Oct. 16 Socrates Cafe
Wednesday, October 16, 2019
Our Socrates Café is an opportunity to exchange thoughtful ideas and experiences
All political, economic, and social points of view are welcomed and encouraged.
The only ground rule is that we will be polite to those opinions that differ from our own.
Facilitated by Bob Rubin.
PDF Guide: Socrates Café_HVL23 – National Debt
What Should We – Can We – Do About Our National Debt?
Our National Debt is the accumulation of all federal government borrowing. It includes funds from private citizens, corporations, foreign governments, and individuals. Unlike private businesses, it does not include accrued liabilities such as pensions and other commitments. Each year, any difference between what the federal government collects in revenues (taxes and other fees) and what it spends is the federal deficit.
The size of the debt and the annual budget deficit or surplus has varied significantly over our history. In only one year, 1836, did the United States have a zero national debt. In the last 25 years we have had budget surpluses in four years and deficits in twenty-one. The largest deficits have occurred in 2009 through 2012 where they totaled $3.794 trillion dollars. In 2018 it was again over $1 trillion and will do so this year and next.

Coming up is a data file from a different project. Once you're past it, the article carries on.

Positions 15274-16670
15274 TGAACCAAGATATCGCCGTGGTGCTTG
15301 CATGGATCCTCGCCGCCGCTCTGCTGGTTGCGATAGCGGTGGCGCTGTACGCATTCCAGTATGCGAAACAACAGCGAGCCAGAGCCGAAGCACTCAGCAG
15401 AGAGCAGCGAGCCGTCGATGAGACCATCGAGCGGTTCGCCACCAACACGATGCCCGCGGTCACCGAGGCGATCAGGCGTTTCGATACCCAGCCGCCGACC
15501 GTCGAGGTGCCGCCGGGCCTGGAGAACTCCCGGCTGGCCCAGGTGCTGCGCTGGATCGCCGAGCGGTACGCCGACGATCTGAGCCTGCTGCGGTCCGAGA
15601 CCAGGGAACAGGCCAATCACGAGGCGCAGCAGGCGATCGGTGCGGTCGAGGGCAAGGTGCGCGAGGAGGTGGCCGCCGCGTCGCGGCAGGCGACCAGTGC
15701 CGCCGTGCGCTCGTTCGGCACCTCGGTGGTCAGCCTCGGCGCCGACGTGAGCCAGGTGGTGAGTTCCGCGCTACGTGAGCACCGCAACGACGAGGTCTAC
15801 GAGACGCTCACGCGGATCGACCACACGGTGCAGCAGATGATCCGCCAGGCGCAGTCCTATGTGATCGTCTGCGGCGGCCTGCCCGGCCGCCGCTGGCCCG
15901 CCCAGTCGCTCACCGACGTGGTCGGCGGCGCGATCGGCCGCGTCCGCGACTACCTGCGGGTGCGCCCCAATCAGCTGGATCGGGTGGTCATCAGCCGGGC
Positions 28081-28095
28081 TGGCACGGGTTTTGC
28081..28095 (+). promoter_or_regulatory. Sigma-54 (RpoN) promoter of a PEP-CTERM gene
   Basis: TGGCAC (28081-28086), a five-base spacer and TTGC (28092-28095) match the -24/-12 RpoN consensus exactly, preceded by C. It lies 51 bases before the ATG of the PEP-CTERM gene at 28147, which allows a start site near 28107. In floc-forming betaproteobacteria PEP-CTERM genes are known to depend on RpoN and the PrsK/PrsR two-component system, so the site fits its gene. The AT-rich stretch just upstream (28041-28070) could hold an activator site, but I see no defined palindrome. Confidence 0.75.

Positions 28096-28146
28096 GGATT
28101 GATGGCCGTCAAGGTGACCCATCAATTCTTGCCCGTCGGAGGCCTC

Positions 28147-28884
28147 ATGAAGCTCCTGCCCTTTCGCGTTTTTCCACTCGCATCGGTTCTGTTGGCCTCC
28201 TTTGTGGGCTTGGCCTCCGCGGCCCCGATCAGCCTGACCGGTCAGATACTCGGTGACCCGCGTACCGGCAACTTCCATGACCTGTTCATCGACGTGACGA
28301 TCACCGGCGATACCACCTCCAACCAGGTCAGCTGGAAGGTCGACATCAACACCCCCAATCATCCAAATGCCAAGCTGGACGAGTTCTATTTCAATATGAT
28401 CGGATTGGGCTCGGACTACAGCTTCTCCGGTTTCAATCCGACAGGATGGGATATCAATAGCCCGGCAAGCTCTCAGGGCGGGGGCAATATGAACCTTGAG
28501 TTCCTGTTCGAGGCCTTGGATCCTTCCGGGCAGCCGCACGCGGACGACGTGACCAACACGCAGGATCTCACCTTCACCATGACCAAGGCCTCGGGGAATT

Exactly how much is a trillion dollars? Suppose you gave someone a dollar a second, 24 hours a day. It would take 12 days to give away a million dollars. Continuing the same gifting, it would take 32 years to give away a billion dollars and 32,000 years to give away a trillion.
It can be argued that it is misleading to compare present spending and debt with the past because of inflation and because we have a much larger economy than many years ago. So it is instructive to consider that point of view and use the ratio of national debt to gross domestic product.
In 1965, when we entered the Vietnam War, it was 43 percent. In 1975, the year that war ended it was 35 percent. The year the twin towers fell, 2001, it had risen to 55 percent. It is estimated that 2019 will end with a ratio of National Debt to Gross Domestic Product of 106 percent and will climb for the foreseeable future.
Where does the money go? Our budget goes to Medicare, Medicaid, and CHIP (26%), Social Security (24%), Defense (15%), Safety net programs (9%), Pensions and Veteran Benefits (8%), debt interest (7%), all other (11%).
- Should We Increase Taxes?
- Should We Cut Social Welfare Programs?
- Should We Cut Military Spending?
- Should We Just Let Our Children and Grandchildren Deal With It?
© Robert M. Rubin
October 3, 2019